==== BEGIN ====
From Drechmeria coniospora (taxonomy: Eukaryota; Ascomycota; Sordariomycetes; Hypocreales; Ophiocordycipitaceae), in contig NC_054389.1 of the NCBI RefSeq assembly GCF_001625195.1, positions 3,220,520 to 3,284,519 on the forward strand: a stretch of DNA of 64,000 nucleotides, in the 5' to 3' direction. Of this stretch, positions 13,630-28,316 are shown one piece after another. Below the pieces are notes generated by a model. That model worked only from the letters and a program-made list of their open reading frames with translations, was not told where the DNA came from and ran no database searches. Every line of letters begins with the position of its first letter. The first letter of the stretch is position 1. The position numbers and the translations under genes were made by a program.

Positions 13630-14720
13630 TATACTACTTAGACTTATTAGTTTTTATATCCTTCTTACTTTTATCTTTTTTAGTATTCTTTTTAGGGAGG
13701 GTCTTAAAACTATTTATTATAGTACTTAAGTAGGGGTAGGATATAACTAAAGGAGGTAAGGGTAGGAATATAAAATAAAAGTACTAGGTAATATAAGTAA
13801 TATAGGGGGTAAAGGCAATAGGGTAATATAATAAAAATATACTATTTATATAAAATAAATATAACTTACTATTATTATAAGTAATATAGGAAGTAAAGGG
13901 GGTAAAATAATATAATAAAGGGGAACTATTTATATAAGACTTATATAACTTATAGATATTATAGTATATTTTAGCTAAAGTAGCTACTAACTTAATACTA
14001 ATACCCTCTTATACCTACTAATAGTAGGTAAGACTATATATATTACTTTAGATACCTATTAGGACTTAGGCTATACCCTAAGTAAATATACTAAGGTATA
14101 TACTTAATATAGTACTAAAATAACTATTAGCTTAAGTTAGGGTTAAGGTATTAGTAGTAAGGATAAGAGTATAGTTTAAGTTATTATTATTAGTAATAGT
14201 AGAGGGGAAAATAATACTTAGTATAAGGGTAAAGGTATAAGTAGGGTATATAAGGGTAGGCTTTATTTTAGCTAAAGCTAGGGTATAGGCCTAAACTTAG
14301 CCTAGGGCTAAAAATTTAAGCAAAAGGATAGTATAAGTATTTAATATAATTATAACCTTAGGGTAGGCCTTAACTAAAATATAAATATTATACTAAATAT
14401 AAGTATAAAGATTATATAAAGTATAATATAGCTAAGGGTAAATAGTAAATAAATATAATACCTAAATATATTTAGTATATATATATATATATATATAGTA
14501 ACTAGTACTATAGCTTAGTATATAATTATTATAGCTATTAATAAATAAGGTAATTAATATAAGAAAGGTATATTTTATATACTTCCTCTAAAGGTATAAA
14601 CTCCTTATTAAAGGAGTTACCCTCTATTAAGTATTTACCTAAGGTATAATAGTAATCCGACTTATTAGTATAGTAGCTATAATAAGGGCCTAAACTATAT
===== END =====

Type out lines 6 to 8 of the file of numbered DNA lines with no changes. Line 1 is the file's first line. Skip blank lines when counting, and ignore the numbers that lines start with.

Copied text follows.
13901 GGTAAAATAATATAATAAAGGGGAACTATTTATATAAGACTTATATAACTTATAGATATTATAGTATATTTTAGCTAAAGTAGCTACTAACTTAATACTA
14001 ATACCCTCTTATACCTACTAATAGTAGGTAAGACTATATATATTACTTTAGATACCTATTAGGACTTAGGCTATACCCTAAGTAAATATACTAAGGTATA
14101 TACTTAATATAGTACTAAAATAACTATTAGCTTAAGTTAGGGTTAAGGTATTAGTAGTAAGGATAAGAGTATAGTTTAAGTTATTATTATTAGTAATAGT